Should the legislation pass, it could provide fiduciaries limited additional comfort that the incorporation of ESG factors in their investment decision-making complies with ERISA’s fiduciary duties. The trend is toward incorporating ESG factors into an investment process for their effect on investment performance, and existing guidance, including the Financial Factors rule, should already provide fiduciaries enough of a roadmap to do so in accordance with ERISA. The legislation also seeks to dial back the documentation requirements of the Financial Factors rule, which may indeed ease some of the angst over foot faults and the resulting liability exposure. Though the DOL removed all references to “ESG” in the final Financial Factors rule, some argued the rule’s aggressive proposal, coupled with the Trump Administration’s overall stance on climate change, was designed to curb ERISA fiduciaries’ appetite for ESG. Yet, carefully documenting important decisions is already a well-established requirement and technique used by fiduciaries to mitigate their fiduciary duty risk.
It is a big deal that, with a rescission of the Financial Factors rule, fiduciaries would seemingly no longer have to comb through a fund’s prospectus and marketing materials for references to non-pecuniary factors, nor would the fiduciary need to scrutinize a fund manager’s use of screens or ratings. These requirements obviously present legal risk to a fiduciary and, therefore, may deter some fiduciaries from considering ESG products. But they also may serve as useful guideposts for fiduciaries trying to avoid selecting a greenwashed fund. An unintended consequence of the legislation could be that stripping out specific actions a fiduciary must take to navigate the intricate ESG landscape perhaps deters more plan sponsors from adding ESG to their plans than if the guideposts (and associated legal risks) remained.
It is also a big deal that the proposed legislation would allow a fund, which incorporates ESG factors for non-investment performance reasons, to serve as QDIA. The Financial Factors rule outright prohibited such a result. This change will likely give some plan sponsors comfort in selecting an ESG-themed QDIA that does not base ESG decisions on risk and return criteria, for example. However, the zealous litigation routinely brought against defined contribution plan sponsors over the selection of investment options has largely resulted in playing it safe. Plan sponsors know they will be second-guessed. This change, therefore, is unlikely to dramatically increase the adoption of ESG by ERISA plans, which continue to lag other institutional investors on that score.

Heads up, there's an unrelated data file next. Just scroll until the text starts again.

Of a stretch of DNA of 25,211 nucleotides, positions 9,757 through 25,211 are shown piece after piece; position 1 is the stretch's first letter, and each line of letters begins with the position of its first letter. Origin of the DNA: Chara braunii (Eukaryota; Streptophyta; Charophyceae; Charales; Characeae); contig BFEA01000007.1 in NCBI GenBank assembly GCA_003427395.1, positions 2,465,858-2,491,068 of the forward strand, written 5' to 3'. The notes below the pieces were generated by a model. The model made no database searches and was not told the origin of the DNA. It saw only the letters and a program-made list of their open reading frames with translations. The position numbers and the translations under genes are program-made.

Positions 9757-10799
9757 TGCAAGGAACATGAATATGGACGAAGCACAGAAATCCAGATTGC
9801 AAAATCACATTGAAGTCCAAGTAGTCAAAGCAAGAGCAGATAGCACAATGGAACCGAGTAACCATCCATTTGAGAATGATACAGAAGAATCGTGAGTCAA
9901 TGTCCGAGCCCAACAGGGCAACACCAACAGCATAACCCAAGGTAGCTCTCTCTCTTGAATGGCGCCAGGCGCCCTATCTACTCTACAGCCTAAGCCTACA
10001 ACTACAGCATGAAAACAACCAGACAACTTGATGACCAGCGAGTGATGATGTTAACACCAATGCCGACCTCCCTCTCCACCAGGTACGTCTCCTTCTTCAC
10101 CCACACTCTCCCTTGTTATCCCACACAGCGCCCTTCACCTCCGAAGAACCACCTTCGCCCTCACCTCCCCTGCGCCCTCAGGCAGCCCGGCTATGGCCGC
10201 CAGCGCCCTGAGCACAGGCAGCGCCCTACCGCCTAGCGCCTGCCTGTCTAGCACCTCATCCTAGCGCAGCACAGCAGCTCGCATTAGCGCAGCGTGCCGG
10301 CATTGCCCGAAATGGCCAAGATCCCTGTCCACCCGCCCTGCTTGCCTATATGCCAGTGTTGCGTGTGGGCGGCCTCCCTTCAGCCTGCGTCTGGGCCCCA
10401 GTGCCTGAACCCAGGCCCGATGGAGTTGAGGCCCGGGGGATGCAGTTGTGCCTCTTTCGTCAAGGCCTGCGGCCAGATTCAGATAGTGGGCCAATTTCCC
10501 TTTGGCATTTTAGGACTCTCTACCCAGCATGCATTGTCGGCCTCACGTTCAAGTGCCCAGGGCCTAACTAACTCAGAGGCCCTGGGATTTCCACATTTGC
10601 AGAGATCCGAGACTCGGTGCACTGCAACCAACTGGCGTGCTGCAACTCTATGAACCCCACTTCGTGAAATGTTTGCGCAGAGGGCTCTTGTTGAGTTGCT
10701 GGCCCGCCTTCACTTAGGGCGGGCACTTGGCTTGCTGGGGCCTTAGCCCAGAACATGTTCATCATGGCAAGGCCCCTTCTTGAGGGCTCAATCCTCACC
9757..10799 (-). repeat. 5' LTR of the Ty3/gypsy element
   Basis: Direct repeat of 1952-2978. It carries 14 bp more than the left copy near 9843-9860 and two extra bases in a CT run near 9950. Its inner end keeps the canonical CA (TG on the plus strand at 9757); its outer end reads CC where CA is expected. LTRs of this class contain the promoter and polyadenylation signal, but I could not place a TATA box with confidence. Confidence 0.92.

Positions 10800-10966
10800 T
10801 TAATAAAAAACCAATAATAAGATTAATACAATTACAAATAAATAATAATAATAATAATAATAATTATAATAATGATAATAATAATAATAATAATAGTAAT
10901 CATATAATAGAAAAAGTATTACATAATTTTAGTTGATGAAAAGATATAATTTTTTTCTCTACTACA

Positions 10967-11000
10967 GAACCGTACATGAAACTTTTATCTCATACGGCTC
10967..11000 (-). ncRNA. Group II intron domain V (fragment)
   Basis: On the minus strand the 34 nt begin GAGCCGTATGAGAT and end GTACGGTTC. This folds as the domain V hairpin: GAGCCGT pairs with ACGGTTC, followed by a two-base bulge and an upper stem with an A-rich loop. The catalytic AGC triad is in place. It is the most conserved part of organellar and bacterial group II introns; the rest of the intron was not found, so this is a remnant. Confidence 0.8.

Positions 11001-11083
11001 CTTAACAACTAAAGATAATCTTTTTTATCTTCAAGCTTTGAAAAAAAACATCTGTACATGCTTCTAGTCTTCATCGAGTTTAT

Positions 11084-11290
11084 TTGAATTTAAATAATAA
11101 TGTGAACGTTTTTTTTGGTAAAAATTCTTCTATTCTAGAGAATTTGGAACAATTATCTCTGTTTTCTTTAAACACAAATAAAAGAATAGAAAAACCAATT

The Executive Order is worth watching. The DOL may opt to impose affirmative obligations on fiduciaries to mitigate climate change risk to the plan. The imposition of any such obligation will likely be litigated.
In sum, ESG is and will remain entirely relevant to ERISA fiduciaries. Under ERISA and existing guidance, fiduciaries may take ESG factors into account when investing plan assets or selecting investment options for a plan lineup. With ESG top of mind for the current Congress and White House, ERISA fiduciaries should continue to evaluate whether taking ESG into account is prudent under the circumstances.